Three weeks before deposits are due for bidders in the 700 MHz spectrum auction, the head of Wind Mobile can’t say if the startup will be participating.

“We’re continuing to assess our alternatives,” chairman and CEO Anthony Lacavera said in an interview Tuesday.

The spectrum in that band is hotly desired for its characteristics, which will allow cell phone carriers to save money by needing fewer antennas to cover an area than they use now.

But Wind’s ownership is in flux. U.S. giant carrier Verizon Communications has apparently pulled out of talks with the Canadian company’s biggest equity shareholder, Amsterdam-based VimpleCom Ltd.

Meanwhile Lacavera (pictured above) is mounting his own offer for VimpleCom’s shares. He didn’t detail his plan, but he has talked in the past about partnering with Naguib Sawiris, Wind’s original backer with Orascom Telecom Holdings. Sawiris sold Orascom to VimpleCom in 2011. Sawiris came back to Canada earlier this year buying the Allstream division of Manitoba Telecom Services.

 

 

Because he has made a proposal to VimpelCom and is therefore in a potential conflict of interest, Lacavera has stayed away from talks between it and Verizon.

In fact, he said, he couldn’t confirm media reports that Verizon has walked away from talks with VimpelCom. Those reports also said Verizon is now thinking of bidding in the auction by itself.

Deposits totaling five per cent of a participant’s opening bid – which is based on where it wants to be bidding — are due to be given to Industry Canada on Sept. 17. The rest of the down payment is due Oct. 29. The auction itself will start January 14.

There are reports Verizon made a tentative offer of around $700 million for the Canadian carrier.

Lacavera also said he isn’t sure if Verizon was serious about buying Wind and/or Mobilicity.

Big carriers don’t go in and out of negotiations prior to an auction, he suggested. He argued that carriers usually go into a foreign market by buying spectrum, not an existing operator.

“What everyone is forgetting is that VimpelCom is under no pressure to sell,” Lacavera added. “They’re very well funded and may decide to stay.”

The Canadian unit, with about 650,000 subscribers is a small part of VimpleCom’s telecom empire. It has 57 million wireless subscribers in Russia alone.

It’s Web site days the company considers its operations in Ukraine, the Commonwealth of Independent States (including Kazakhstan and countries nearby), Bangladesh, Pakistan and Algeria to be its “growth engine.”

Although spectrum in the 700 MHz band is considered essential for North American carriers these days, no one doubts that participating will be expensive for small carriers. Wind may decide to sit this one out and concentrate on expanding its network. Ottawa has said there will be another auction in 2015 of spectrum in the 2.3 MHz band.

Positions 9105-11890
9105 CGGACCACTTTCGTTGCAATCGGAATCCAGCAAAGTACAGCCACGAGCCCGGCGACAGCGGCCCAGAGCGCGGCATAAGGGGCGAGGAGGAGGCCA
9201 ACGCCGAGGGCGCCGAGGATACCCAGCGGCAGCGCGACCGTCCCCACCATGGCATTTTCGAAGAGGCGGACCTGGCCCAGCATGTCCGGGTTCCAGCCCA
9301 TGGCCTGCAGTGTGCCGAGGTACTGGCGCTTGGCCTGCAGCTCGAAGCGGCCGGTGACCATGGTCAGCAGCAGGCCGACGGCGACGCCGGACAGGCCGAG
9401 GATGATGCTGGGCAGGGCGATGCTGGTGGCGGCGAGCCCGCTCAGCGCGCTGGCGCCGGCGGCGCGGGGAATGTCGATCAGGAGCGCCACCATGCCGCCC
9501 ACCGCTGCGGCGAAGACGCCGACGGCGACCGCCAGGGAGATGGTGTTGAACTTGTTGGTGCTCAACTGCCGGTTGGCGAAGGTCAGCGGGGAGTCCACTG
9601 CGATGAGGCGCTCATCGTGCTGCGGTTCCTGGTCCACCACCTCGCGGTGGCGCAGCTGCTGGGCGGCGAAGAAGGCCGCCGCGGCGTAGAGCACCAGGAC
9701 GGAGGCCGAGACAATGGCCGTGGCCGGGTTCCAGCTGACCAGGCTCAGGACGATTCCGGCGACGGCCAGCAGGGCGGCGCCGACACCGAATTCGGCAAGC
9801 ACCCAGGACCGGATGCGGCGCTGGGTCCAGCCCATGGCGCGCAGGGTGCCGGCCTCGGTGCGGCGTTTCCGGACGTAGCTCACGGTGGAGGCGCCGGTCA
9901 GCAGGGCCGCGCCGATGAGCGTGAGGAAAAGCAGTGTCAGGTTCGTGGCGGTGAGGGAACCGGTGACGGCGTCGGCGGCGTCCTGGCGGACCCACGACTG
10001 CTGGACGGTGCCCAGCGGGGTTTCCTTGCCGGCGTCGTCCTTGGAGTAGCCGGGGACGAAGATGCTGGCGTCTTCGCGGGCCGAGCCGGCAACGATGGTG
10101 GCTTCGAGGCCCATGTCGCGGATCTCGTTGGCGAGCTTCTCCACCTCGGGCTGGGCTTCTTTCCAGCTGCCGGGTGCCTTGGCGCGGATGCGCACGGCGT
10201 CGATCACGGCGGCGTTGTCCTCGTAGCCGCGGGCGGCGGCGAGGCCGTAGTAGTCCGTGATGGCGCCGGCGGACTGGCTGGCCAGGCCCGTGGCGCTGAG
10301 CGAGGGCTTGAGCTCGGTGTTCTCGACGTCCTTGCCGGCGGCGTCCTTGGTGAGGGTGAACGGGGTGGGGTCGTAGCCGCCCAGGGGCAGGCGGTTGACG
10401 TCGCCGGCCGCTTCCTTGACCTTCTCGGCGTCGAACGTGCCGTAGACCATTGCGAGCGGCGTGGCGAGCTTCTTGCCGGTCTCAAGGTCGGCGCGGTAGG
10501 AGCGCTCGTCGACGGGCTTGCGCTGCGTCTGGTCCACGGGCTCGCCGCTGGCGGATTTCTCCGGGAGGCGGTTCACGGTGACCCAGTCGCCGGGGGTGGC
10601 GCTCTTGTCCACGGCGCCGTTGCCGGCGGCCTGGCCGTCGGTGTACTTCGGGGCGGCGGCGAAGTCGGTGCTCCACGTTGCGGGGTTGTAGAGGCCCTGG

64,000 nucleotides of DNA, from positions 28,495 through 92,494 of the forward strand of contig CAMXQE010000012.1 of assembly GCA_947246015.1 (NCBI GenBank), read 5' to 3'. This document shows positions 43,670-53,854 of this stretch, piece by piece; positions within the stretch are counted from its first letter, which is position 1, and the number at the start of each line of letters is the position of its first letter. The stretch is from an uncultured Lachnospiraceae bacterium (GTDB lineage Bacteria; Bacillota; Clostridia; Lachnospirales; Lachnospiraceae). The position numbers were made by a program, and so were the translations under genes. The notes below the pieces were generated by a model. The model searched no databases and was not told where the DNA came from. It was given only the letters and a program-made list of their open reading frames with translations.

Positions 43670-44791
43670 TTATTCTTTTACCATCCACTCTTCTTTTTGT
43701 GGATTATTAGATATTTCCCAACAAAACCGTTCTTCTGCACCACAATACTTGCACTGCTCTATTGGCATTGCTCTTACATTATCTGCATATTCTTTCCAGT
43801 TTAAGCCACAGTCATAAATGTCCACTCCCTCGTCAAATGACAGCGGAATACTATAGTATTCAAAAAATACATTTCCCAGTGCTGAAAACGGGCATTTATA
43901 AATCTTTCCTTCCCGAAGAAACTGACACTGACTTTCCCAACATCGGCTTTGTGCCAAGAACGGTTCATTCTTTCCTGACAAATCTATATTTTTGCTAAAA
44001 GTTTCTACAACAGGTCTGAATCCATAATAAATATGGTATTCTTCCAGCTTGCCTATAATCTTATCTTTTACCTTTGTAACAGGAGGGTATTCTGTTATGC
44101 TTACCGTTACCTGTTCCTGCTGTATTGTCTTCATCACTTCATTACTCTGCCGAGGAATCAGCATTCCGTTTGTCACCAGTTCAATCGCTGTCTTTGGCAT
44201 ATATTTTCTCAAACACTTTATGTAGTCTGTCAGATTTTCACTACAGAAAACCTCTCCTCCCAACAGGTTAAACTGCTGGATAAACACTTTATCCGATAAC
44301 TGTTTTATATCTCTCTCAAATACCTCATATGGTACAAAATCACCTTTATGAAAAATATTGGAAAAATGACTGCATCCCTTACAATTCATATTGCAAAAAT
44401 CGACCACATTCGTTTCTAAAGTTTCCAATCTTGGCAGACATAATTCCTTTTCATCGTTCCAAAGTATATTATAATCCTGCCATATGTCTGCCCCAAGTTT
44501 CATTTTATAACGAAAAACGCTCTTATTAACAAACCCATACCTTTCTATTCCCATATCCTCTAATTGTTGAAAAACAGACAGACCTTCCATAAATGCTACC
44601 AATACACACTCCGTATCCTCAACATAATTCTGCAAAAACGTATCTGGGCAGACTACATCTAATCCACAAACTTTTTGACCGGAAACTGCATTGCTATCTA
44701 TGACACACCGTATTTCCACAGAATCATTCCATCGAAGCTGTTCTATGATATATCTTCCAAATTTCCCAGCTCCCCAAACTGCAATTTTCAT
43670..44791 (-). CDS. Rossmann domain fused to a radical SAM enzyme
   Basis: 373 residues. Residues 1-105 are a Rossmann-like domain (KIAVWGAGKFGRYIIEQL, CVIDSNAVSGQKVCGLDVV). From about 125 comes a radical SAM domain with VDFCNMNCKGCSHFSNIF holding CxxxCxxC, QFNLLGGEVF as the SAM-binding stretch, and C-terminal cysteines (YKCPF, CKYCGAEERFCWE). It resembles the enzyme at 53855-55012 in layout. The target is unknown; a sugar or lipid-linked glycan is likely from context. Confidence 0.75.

Wind has other options, with VimpelCom’s help – buying spectrum from other carriers.

Calgary-based Shaw Communications, which, like Wind, bought spectrum in the AWS band in the 2008 auction, has frequencies in Western Canada it wants to sell. Quebec cableco Videotron has AWS frequencies covering Toronto it wants to sell.

Both struck deals with Rogers Communications Inc. giving it first option on that spectrum when the five-year ban runs out next year on new carriers who bought spectrum in 2008 selling their frequencies to incumbents.

There’s also financially-troubled Mobilicity, which made a deal to be bought by Telus Corp., a deal Ottawa has rejected because it came before the five-year ban expired.

It isn’t clear what Ottawa will do once the five year ban runs out. It has said that it will review any spectrum transfers to incumbents on a case-by-case basis looking at the competitive market, but that doesn’t mean incumbents will automatically be forbidden from getting at that spectrum.

Meanwhile Lacavera said he’s encouraged that Ottawa is “holding its ground.” Wind’s ability to possibly finance those spectrum acquisitions has improved, he argued.

The implication of Ottawa refusing the Telus-Mobilicity deal and its policy on reviewing future spectrum transfers is that “government is not going to permit incumbents to overpay (for spectrum) and keep out competitors,” he said.

Elsewhere, the House of Commons Industry committee refused an opposition demand for public hearings over the government’s wireless policy in the wake of a campaign by Rogers, Telus, BCE Inc.’s Bell Canada [TSX: BCE] and the Canadian Wireless Telecommunications Association (CWTA) complaining that its policies favor foreign companies like Verizon.

“It’s unfortunate that the government has rejected the chance to engage with Canadians on the public stage and show leadership in this critical national debate,” BCE chief executive officer George Cope said in a statement.  “We encourage Ottawa to reflect, open up the conversation and listen to what so many voices in Canada are saying to them,” Telus [TSX: T] CEO Darren Entwistle said in a statement.

The big three say Ottawa has created three loopholes in the rules, but Industry Minister James Moore says its policies were carefully made.

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